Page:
Lenny Castellanos | Fraunhofer ISIT

MEMS ultrasonic transducers made by Fraunhofer for the production technology

TechBlog /

© Fraunhofer ISIT
ISIT Scientist Lenny Castellanos in the MEMS Electronics Lab

Most people are familiar with ultrasound examinations from medicine. But ultrasound technology is also used in industry for a wide range of applications.


Industrial mass production places a very high value on automation and process control. This is the only way to ensure that the products are qualitatively suitable for sale. Moreover, it not only prevents potential hazards to the facility, but also saves production costs by producing fewer defective parts. In light of this, and in view of the Industrie 4.0 strategy, more sensitive, accurate and cost-effective sensors are an important building block in production technology. In addition, miniaturization is playing an increasing role due to its advantages in terms of portability, possible modularization of designs, networking and integrability. MEMS (MicroElectroMechanicalSystems) technology enables the realization of these goals and, at the same time, is able to cover industrial requirements due to the reliability of ultrasonic sensor technology.

Ultrasonic measuring principle

Ultrasound technology covers a wide and growing range of applications that find use in industry for monitoring and controlling processes. These are based on the principle of reflection and/or transmission of sound waves in a propagation environment. For example, if a sound wave is transmitted transversely across a flow channel, the flow velocity can be determined with high accuracy. Furthermore, for example, the position of an object in space can be detected by receiving a wave reflected from the object again. For this purpose, only the propagation time of the wave should be measured, i.e. the time in which the wave propagates between two positions in space. Transmission and propagation are also possible in different media such as water, air or even in metals. The transition between two media (e.g. from air to water), can lead to reflections. This regularity allows the unrestricted use of ultrasonic waves independent of light condition, color and transparency of obstacles, where e.g. optical sensors show weaknesses. 

© Fraunhofer ISIT
MEMS Ultrasound (PMUT).
© Fraunhofer ISIT
MEMS Array (PMUT).

Application examples

In industry, ultrasonic devices are used to determine the level of water tanks, for example, by measuring the distance between the sensor and the water surface. Parking aids in cars also use ultrasound. They measure the distance between the sensor and possible obstacles such as curbs, pedestrians or vehicles. The concept of orientation by means of ultrasound echolocation is also used for other driving and flying objects, such as self-driving robots or autonomously flying drones.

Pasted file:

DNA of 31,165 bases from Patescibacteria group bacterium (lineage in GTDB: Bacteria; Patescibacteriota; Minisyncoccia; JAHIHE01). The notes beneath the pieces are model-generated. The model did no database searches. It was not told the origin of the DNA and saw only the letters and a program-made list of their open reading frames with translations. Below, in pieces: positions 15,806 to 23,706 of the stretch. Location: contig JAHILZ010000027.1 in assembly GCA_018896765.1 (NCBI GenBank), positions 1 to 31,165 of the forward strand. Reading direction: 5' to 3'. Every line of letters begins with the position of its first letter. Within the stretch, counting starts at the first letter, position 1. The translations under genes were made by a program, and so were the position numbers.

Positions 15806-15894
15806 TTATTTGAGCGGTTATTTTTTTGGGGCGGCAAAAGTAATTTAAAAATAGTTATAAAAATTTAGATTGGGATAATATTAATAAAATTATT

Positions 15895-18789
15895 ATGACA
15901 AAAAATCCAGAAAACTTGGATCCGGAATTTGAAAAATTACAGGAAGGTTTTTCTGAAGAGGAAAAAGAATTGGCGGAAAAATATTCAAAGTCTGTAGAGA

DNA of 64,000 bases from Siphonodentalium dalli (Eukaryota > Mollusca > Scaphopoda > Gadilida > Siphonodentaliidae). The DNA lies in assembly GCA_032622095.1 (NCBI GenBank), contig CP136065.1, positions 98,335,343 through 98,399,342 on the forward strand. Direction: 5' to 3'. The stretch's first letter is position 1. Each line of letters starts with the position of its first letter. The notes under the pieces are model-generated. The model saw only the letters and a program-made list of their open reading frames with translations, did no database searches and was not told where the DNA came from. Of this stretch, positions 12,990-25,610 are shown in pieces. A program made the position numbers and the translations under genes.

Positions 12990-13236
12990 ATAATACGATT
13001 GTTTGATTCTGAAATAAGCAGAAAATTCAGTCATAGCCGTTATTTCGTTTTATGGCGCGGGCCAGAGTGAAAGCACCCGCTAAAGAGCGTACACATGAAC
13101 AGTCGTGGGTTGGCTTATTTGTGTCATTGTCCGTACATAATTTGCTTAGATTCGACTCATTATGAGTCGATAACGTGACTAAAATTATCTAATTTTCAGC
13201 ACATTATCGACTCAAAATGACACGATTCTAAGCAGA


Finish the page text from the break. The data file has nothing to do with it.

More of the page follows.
The three different Fraunhofer institutes (ENAS, IPMS and ISIT) develop ultrasonic transducers for a wide range of applications that can generate high-frequency sound waves with a high sound pressure.

Construction / Function / USP

At the core of the Fraunhofer Alliance's ultrasonic sensor technology are MEMS transducers manufactured using semiconductor fabrication processes. The components, so-called micromechanical ultrasonic transducers (MUT for Micromachined Ultrasonic Transducer), consist of microscopic membrane-like structures fabricated on so-called silicon wafers. These transducers are driven either capacitively or piezoelectrically, so that when an alternating electrical voltage is applied, a mechanical force is generated that causes the transducers to vibrate. The devices thus generate high-frequency vibrations that locally and alternately compress the surrounding medium to produce sound waves. The stronger the oscillation, the more intense the ultrasonic wave. Highly efficient ultrasonic sensors can be realized with the powerful transducers developed in the Fraunhofer MUT Alliance.

A typical feature of MUTs is the use of resonance to generate even stronger vibration amplitudes. This occurs at a certain excitation frequency, which is mainly dependent on the geometry of the transducer and the material properties. However, the excitation frequency also affects the range of the sound wave, since at very high frequencies the sound is strongly absorbed by the medium, and the intensity decreases. With the MEMS-based sound exciters, the Fraunhofer Alliance can easily adapt the excitation frequency to the customer requirement and thus find an optimal design of the devices for the customers.

Due to the compact geometries and low weight of the MEMS transducers, the Fraunhofer-manufactured transducers are easy to assemble in various setups. In addition, they can be easily integrated with the necessary drive electronics thanks to established semiconductor manufacturing processes.

© Fraunhofer ISIT
ISIT Scientist Lenny Castellanos in the MEMS Electronics Lab

Development potential

The Fraunhofer ultrasonic transducers offer even more advantages for measuring instrument manufacturers. If different components are arranged close together to form an array, a whole range of new applications opens up. In this way, for example, the positions of objects can be reliably mapped in three-dimensional space by correlating the signals received with different propagation times with the position of each individual transducer (beam forming). On the other hand, it is also possible to direct the transmission of an ultrasonic wave so that it hits exactly one targeted point in space (Beam Steering).


The topic of ultrasonic sensor technology is therefore far from over for the Fraunhofer ISIT and will continue to be the subject of research and development work for a long time to come.